Step right up, feathered friend: Understanding the behavior of your bird helps the relationship soar

CINCINNATI - Up until now my columns have focused on dog behavior, but I know there are a lot of parrot owners in our region too--myself included--so, from time to time I’ll write about the behavior of our feathered friends.

This week I wanted to talk about a fairly common question myth: That birds will be dominant if allowed on your shoulder.

This is an argument I have heard before: “Well, of course my bird gets dominant when he is up high. He bites me every time I try to pick him up from somewhere above me.”

Hmm. The side of me that studies animal behavior has to question that. It is important to not rush to judgment when it comes to the reasons behavior is occurring without looking at the behavior in the context of its environment.

I’ll use an example. Let’s say Arnie is on top of his cage playing with a toy when his owner, Susan, needs to put him in his cage. She reaches for him and when he steps up, "without warning" (as it is often described) he nails her. She says it is because he is being dominant.

Let’s look at it from some other angles.

1. Birds are more comfortable stepping up. However, since Arnie is up high, unless Susan gets on a chair, more than likely he needs to step down to her and may even catch his long tail on the cage. Not very fun for Arnie.

2. Arnie was perfectly happy playing with his toys. His past experience of stepping up for Susan when he’s playing with his toys is this: Stepping up means he goes into his cage more often than not. And being inside that cage is just not as fun as being on top of it. (He’s at least taken away from doing something that he was enjoying doing.)

3. Before Arnie actually bit Susan, he tried to show her he didn’t want to step up by pinning his eyes or other body language, but she ignored or didn’t pay attention to it. Therefore, biting her was the only behavior that gets the message across: He really does not want to step up at this time.

4. Another consideration: Is there an underlying medical reason for Arnie to respond this way?

So, is this really a case of height dominance--or is the bird simply behaving to escape something negative from the bird’s point of view?

Talking to those in the know – ornithologists, field biologists, and wild bird behaviorists - there is no such thing as an "alpha parrot."

In the wild, parrots do not live in dominance-related hierarchies. They live in pairs or family groups. Birds will climb higher, not to dominate, but to find safety. Aggression between wild parrots is brief, and a parrot that loses in one confrontation may very well win in the next.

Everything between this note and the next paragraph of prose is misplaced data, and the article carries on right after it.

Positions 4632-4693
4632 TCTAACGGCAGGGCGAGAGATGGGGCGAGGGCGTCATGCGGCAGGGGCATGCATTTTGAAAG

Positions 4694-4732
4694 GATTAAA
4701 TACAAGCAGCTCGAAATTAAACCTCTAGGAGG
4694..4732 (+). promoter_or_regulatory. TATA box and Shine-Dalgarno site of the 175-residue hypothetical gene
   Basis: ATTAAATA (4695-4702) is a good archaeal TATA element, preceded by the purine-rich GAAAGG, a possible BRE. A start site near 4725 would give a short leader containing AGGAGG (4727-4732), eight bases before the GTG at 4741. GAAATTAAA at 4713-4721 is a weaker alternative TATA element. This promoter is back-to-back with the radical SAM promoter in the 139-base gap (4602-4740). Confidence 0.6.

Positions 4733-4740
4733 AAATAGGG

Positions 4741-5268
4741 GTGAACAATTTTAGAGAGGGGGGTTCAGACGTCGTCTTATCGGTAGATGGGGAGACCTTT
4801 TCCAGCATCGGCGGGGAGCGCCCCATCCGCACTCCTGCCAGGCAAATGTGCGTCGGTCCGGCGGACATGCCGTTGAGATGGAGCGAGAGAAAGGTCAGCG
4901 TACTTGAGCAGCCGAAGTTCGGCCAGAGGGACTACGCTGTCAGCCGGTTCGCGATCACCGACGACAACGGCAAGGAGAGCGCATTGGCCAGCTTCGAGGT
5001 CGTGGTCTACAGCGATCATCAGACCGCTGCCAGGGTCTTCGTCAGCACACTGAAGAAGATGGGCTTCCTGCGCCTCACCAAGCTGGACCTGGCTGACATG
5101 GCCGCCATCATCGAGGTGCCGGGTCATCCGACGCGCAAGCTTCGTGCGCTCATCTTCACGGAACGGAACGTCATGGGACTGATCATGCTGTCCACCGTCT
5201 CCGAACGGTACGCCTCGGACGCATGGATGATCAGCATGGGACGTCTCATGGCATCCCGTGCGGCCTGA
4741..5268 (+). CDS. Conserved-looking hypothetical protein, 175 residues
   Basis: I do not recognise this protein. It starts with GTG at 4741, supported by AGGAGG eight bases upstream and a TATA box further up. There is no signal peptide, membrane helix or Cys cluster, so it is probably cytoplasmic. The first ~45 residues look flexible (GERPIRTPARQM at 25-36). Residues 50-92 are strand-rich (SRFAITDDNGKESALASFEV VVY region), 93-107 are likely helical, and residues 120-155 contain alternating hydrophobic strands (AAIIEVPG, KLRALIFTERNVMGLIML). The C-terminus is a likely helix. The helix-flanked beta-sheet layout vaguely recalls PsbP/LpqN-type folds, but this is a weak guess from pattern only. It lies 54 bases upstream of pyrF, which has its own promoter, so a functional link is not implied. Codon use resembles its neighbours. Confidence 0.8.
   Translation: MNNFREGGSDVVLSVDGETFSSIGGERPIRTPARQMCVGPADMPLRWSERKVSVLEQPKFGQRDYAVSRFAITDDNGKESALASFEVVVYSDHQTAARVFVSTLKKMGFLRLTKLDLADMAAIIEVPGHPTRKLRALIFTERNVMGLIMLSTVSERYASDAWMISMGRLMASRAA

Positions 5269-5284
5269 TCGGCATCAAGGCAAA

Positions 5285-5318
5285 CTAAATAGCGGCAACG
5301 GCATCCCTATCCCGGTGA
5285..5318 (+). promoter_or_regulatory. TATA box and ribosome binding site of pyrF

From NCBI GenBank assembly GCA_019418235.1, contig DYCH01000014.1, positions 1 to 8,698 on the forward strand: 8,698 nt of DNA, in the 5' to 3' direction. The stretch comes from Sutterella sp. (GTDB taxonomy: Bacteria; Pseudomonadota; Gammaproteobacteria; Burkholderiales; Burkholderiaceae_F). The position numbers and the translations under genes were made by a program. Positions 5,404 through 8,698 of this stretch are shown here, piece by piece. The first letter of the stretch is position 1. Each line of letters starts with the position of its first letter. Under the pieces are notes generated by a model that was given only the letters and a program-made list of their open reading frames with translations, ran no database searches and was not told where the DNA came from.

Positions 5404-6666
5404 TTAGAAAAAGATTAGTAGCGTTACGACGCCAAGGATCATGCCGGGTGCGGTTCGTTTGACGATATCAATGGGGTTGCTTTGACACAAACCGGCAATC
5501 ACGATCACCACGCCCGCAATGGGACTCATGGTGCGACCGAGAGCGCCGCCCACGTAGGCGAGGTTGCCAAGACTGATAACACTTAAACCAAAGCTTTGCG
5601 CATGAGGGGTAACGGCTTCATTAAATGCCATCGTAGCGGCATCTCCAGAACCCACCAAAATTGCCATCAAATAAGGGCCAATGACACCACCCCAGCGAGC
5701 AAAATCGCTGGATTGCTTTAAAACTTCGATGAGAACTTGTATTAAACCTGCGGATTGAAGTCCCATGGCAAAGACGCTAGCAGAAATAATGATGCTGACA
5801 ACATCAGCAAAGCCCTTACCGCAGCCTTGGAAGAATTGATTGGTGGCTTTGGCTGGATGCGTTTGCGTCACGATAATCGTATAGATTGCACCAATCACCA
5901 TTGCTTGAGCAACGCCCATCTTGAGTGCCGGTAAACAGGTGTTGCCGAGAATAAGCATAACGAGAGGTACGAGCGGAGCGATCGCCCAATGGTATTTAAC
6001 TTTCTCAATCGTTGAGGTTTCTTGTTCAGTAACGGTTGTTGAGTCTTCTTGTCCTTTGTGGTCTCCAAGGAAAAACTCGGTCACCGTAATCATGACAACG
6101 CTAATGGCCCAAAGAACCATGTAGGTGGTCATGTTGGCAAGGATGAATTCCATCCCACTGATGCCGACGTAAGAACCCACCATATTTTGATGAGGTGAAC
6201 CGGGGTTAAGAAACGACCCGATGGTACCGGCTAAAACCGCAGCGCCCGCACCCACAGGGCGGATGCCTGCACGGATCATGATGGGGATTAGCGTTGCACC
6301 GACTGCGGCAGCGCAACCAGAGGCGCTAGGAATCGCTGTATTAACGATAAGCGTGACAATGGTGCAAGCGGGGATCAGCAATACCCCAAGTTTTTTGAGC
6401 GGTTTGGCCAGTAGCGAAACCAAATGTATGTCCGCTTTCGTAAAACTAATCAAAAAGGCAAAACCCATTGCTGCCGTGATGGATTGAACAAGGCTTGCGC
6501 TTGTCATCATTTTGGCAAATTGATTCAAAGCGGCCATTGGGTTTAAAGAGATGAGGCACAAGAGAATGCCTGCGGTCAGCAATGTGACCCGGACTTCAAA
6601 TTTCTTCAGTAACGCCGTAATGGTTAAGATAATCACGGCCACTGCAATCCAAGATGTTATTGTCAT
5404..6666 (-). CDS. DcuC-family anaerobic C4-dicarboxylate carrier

In captivity, however, biting typically occurs because our body parts are where they should not be (too close to a beak), and we have missed the bird’s body language warning us to back off.

So, it is okay to wear your bird on your shoulder?

There are a number of factors to take into consideration with regard to that decision. None of them have to do with height dominance.

  • What is your relationship with your bird? Does your bird reliably "step up" onto your hand?
  • One problem with having your bird on your shoulder is that you can’t see his body language. Therefore you can’t effectively allow your bird to communicate a fear or aggressive response, thus you may be setting both of you up for a possible bite.
  • Another consideration is that, while it’s fun companionship to wear shoulder birds, it’s healthy to offer a variety of enriching activities for your pet that encourage independent play, foraging, and more.
  • Encouraging your bird to stay perched in one place for long periods of time limits the time he could be learning and playing in different ways.

I do want to just mention that if it is a goal of yours to wear your parrot on your shoulder, a good first goal would be to teach a reliable "step up" behavior.

About Lisa Desatnik

Lisa is always looking for opportunities to strengthen her skills--both for her own pets and to help other animal caregivers through in-home dog training consultations, speaking engagements, written work. Check out her blog and website.  You can also connect with her via the So Much PETential Facebook Page, and follow her on Twitter and Google+. 

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